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Re: What's This?

I had no idea it was that bad at all.  Nothing in
months has been broad-casted here locally.  Last time
they mentioned it was generally speaking about the
'south' needing rain.

In October I was in Vegas.  Since I don't gamble, some
of us went sight seeing.  I was amazed at how low Lake
Meade was and was told they were loosing a foot a day.
... but it is not anywhere as low as you are
describing.  Seems some of the states are arguing
about water rights in that area as well, which I found
interesting after taking the Hoover dam tour and
learning how the government had made those decisions
years ago....

Sounds like we need Rich to turn while doing that rain

where it is 'icing' - not raining not snowing, just
ice coming down.. yuck!  Supposed to continue thru
midnight and we have between 1/4 to 1/2 inch of ice on
everything already.

--- Daryl <pulis@mindspring.com> wrote:

> Donna,
> Surely you've heard of the great Atlanta drought! 
> It's the worst dry spell 
> since records have been kept. Lake Lanier, the
> primary reservoir, is at its 
> lowest level since it began filling in the 50's. Our
> city/county water 
> department's main intake channel is nearly dried up,
> so they're spending 
> millions to dredge and extend the lines.  I was
> across the channel a couple 
> of weeks ago, and the concrete block surround for
> the pumps, which is 
> normally under water, was completely exposed. The
> surround is about as tall 
> as a 1 storey house. Everything to the right of the
> pump, up channel  was 
> dry ground, with grass growing around stranded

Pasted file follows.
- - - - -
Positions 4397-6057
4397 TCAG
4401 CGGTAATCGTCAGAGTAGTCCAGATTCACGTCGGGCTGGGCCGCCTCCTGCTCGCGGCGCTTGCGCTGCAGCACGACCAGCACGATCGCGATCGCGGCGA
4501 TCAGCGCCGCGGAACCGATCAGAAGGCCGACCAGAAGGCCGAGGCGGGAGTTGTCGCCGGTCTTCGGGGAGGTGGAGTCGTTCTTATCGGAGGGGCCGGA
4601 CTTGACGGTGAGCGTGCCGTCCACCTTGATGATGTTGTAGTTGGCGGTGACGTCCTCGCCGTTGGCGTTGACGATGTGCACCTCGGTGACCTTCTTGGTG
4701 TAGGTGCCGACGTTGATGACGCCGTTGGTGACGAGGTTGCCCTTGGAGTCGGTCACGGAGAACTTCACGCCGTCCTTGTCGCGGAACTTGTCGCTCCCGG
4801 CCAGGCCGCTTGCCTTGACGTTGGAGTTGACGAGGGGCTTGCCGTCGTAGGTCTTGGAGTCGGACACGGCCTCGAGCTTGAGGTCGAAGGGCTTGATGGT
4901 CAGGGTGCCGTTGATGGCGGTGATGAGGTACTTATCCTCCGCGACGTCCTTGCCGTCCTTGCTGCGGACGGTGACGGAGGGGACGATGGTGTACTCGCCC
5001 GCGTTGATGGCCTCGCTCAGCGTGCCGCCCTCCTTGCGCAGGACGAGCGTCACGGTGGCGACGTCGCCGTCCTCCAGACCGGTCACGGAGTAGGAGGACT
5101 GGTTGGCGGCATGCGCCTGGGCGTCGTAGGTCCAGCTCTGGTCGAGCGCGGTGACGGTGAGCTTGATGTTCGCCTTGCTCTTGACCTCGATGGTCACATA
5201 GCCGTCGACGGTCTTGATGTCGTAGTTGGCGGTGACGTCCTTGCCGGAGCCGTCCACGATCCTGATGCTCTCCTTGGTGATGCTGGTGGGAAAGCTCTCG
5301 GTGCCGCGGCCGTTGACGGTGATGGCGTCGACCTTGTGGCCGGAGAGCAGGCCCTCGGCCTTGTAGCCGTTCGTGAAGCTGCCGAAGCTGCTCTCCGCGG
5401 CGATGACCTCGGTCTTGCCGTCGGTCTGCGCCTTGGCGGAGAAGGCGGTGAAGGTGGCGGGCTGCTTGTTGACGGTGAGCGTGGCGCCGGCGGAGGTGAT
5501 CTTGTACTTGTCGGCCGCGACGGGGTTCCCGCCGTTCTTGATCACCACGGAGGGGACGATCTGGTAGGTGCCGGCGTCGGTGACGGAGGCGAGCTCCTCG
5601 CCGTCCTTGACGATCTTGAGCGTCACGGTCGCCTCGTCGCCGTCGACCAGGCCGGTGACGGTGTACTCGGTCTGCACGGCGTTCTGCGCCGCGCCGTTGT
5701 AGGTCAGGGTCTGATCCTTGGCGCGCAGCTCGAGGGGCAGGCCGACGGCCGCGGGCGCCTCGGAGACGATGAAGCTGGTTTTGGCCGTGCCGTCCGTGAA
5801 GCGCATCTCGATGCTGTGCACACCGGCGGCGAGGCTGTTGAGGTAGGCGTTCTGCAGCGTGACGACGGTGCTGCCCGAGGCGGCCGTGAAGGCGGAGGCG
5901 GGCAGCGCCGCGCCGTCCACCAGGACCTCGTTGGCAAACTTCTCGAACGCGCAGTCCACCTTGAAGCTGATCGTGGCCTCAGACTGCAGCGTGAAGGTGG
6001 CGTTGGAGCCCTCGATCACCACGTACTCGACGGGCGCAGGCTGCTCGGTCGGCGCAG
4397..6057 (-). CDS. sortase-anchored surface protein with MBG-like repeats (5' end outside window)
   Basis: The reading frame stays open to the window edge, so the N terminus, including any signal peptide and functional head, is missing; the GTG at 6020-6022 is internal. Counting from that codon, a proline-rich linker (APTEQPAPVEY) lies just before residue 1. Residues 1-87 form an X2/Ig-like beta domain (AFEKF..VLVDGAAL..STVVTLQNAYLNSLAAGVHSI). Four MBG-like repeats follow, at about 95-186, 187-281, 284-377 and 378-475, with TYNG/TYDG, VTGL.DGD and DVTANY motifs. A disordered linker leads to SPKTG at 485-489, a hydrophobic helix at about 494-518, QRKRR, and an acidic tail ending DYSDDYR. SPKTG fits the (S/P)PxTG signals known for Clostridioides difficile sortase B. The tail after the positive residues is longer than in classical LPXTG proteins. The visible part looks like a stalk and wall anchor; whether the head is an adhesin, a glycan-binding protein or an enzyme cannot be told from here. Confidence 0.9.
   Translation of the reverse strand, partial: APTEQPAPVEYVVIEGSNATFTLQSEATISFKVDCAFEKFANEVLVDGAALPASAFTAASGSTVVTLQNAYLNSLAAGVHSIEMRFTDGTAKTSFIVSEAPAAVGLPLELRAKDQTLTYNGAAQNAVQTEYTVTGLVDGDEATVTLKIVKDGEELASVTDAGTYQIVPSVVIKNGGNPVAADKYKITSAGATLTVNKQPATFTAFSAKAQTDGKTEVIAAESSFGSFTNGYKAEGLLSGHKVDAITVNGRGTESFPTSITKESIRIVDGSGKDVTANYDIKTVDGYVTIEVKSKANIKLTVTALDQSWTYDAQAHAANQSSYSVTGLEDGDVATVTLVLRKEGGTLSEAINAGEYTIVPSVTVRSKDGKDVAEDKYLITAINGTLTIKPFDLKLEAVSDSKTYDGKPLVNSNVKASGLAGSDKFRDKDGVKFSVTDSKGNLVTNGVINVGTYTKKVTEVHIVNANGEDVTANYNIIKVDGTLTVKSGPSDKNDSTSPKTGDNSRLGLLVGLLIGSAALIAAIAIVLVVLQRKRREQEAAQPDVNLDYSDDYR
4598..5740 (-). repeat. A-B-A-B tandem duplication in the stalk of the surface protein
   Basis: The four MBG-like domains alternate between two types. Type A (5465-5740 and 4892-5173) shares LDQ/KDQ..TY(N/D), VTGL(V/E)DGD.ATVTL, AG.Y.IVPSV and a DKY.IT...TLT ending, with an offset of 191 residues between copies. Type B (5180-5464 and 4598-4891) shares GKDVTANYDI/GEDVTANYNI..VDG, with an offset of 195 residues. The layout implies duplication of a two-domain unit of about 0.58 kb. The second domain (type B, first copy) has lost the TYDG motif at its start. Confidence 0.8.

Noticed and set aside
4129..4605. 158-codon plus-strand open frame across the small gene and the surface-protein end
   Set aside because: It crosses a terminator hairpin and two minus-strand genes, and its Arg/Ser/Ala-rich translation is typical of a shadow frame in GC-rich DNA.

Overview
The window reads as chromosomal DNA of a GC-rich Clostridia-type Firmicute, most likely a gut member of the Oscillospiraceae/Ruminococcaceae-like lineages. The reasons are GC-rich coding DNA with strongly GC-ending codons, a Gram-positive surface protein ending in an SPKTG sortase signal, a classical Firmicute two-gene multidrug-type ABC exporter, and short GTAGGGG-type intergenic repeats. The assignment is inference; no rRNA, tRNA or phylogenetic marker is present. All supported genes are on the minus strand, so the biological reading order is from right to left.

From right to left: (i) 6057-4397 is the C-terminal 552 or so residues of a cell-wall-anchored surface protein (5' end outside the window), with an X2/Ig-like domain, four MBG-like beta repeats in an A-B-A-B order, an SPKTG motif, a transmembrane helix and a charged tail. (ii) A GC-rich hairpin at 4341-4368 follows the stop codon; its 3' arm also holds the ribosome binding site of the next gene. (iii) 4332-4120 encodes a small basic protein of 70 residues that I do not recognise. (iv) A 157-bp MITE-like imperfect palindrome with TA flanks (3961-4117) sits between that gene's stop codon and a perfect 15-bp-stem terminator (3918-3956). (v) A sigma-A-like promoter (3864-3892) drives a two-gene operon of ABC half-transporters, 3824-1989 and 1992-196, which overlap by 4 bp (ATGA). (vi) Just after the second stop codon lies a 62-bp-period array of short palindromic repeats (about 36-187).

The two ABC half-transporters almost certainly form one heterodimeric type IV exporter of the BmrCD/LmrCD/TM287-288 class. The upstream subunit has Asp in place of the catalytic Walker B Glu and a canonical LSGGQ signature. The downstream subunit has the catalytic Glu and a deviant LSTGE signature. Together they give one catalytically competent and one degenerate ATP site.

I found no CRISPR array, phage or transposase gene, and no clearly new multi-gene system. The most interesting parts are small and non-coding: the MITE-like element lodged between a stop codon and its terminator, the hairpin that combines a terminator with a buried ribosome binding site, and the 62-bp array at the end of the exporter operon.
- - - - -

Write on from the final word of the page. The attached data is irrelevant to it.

> docks.
> It doesn't help that the lake also has to support
> navigation and endangered 
> mussels downstream, and that the Army Corps of
> Engineers has really screwed 
> up its water releases. They've now reduced them
> some, (after a lawsuit that 
> forced them to check with the Fish and Wildlife
> folks who said, basically, 
> "no, of course the mussels don't need that much
> water") but they're saying 
> it will take 4 years of "normal" rain to refill the
> lake. Other, smaller 
> reservoirs are as bad off because they didn't have
> the capacity. You can 
> walk across some of them.
> We have a well that I'd been using for watering and
> taking care of the 
> animals, but it only has about 20 minutes of water
> in it at a time now. 
> We're lucky that the county ran waterlines through a
> few years ago. I 
> remember in the Great Drought of the 80's that we
> had to choose between 
> showering and clothes washing and Bill brought home
> 5 gallon carboys and 
> buckets of water. WE used wash water for flushing
> and rinse water to wash 
> the next load. Still, we're required to reduce
> county water use, and we were 
> already conserving through force of habit.
> My business is non-existent. I haven't had a call
> since stage 4 restrictions 
> hit.  Most landscapers, nurseries and such are going
> belly-up or taking out 
> disaster loans. The lake businesses (marinas, bait
> and tackle shops, fishing 
> guides, etc) are going out of business. The local
> economy depends, in large 
> part on lake tourism, too. It's taken a huge hit.
> Nobody wants to camp near 
> a mudhole, nor rent a boat that can't sail, nor walk
> a dry beach. All their 
> restaurant and hotel and grocery and  Wal-mart
> dollars go away, too.
> d
> ----- Original Message ----- 
> From: "Donna" <gossiper@sbcglobal.net>
> To: <gardenchat@hort.net>
> Sent: Saturday, December 01, 2007 1:42 PM
> Subject: Re: [CHAT] What's This?
> > Where do you live Daryl?
> >
> > Is this your own well that is going dry?
> >
> > Not much news coverage here about your drought. 
> In
> > the heat of the summer there were some comments
> about
> > the south.... but this really sounds serious!
> >
> > Donna
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